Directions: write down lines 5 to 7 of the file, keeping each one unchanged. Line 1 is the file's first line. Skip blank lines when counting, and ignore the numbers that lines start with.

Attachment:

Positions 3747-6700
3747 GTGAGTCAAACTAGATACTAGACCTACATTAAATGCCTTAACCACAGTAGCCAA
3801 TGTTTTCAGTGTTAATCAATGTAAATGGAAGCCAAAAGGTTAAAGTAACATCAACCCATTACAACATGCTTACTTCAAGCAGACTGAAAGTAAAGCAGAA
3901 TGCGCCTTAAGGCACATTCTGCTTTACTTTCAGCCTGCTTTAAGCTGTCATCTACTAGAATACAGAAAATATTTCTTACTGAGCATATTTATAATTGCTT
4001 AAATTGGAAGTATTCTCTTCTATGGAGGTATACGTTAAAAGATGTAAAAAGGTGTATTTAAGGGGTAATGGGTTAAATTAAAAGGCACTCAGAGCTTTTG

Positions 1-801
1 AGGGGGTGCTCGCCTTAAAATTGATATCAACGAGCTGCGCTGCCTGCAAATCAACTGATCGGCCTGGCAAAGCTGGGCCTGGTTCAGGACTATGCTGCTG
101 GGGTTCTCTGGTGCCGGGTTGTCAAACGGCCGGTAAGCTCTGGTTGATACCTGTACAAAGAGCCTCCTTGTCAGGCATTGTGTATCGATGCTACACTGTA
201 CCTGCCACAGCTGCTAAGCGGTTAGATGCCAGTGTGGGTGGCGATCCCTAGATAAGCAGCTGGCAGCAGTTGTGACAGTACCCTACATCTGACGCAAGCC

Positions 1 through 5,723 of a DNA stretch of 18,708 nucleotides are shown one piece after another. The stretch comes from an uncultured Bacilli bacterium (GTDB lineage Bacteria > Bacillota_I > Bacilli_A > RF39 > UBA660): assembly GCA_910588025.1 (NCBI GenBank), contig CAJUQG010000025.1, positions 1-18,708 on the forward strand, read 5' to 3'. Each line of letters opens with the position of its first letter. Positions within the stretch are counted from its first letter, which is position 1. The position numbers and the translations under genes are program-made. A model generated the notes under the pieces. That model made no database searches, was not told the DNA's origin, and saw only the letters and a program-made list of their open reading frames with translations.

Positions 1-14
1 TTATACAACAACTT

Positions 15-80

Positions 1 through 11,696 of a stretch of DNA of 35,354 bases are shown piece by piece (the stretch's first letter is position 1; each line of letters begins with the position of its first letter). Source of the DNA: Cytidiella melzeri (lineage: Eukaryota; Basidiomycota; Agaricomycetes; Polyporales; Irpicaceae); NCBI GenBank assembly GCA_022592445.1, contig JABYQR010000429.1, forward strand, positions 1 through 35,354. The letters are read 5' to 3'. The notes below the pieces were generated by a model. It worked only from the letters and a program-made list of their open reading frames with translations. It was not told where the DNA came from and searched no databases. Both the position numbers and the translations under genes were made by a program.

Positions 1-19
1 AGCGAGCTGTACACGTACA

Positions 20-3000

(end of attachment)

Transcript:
4001 AAATTGGAAGTATTCTCTTCTATGGAGGTATACGTTAAAAGATGTAAAAAGGTGTATTTAAGGGGTAATGGGTTAAATTAAAAGGCACTCAGAGCTTTTG

Positions 1-801
1 AGGGGGTGCTCGCCTTAAAATTGATATCAACGAGCTGCGCTGCCTGCAAATCAACTGATCGGCCTGGCAAAGCTGGGCCTGGTTCAGGACTATGCTGCTG